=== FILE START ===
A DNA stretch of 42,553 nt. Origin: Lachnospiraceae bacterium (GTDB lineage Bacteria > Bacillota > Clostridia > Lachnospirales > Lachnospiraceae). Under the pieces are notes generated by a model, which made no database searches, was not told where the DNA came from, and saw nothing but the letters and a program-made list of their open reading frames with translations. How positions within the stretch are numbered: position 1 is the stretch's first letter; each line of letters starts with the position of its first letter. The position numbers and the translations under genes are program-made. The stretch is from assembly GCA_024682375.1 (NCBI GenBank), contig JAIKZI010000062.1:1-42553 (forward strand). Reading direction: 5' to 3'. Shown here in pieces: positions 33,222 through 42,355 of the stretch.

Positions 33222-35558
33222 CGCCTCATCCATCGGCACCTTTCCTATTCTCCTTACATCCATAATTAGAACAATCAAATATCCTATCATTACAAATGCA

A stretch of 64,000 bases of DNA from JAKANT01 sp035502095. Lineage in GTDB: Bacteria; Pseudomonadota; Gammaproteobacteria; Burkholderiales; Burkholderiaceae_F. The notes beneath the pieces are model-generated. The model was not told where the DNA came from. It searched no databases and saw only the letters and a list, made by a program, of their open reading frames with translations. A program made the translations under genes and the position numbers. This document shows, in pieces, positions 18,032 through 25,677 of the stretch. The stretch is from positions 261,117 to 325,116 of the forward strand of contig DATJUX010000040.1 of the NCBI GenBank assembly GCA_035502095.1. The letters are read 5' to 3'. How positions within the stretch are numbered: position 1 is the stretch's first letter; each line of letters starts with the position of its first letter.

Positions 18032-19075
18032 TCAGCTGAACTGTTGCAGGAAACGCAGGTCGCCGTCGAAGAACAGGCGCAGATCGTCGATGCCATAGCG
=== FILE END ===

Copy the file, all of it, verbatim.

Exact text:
A DNA stretch of 42,553 nt. Origin: Lachnospiraceae bacterium (GTDB lineage Bacteria > Bacillota > Clostridia > Lachnospirales > Lachnospiraceae). Under the pieces are notes generated by a model, which made no database searches, was not told where the DNA came from, and saw nothing but the letters and a program-made list of their open reading frames with translations. How positions within the stretch are numbered: position 1 is the stretch's first letter; each line of letters starts with the position of its first letter. The position numbers and the translations under genes are program-made. The stretch is from assembly GCA_024682375.1 (NCBI GenBank), contig JAIKZI010000062.1:1-42553 (forward strand). Reading direction: 5' to 3'. Shown here in pieces: positions 33,222 through 42,355 of the stretch.

Positions 33222-35558
33222 CGCCTCATCCATCGGCACCTTTCCTATTCTCCTTACATCCATAATTAGAACAATCAAATATCCTATCATTACAAATGCA

A stretch of 64,000 bases of DNA from JAKANT01 sp035502095. Lineage in GTDB: Bacteria; Pseudomonadota; Gammaproteobacteria; Burkholderiales; Burkholderiaceae_F. The notes beneath the pieces are model-generated. The model was not told where the DNA came from. It searched no databases and saw only the letters and a list, made by a program, of their open reading frames with translations. A program made the translations under genes and the position numbers. This document shows, in pieces, positions 18,032 through 25,677 of the stretch. The stretch is from positions 261,117 to 325,116 of the forward strand of contig DATJUX010000040.1 of the NCBI GenBank assembly GCA_035502095.1. The letters are read 5' to 3'. How positions within the stretch are numbered: position 1 is the stretch's first letter; each line of letters starts with the position of its first letter.

Positions 18032-19075
18032 TCAGCTGAACTGTTGCAGGAAACGCAGGTCGCCGTCGAAGAACAGGCGCAGATCGTCGATGCCATAGCG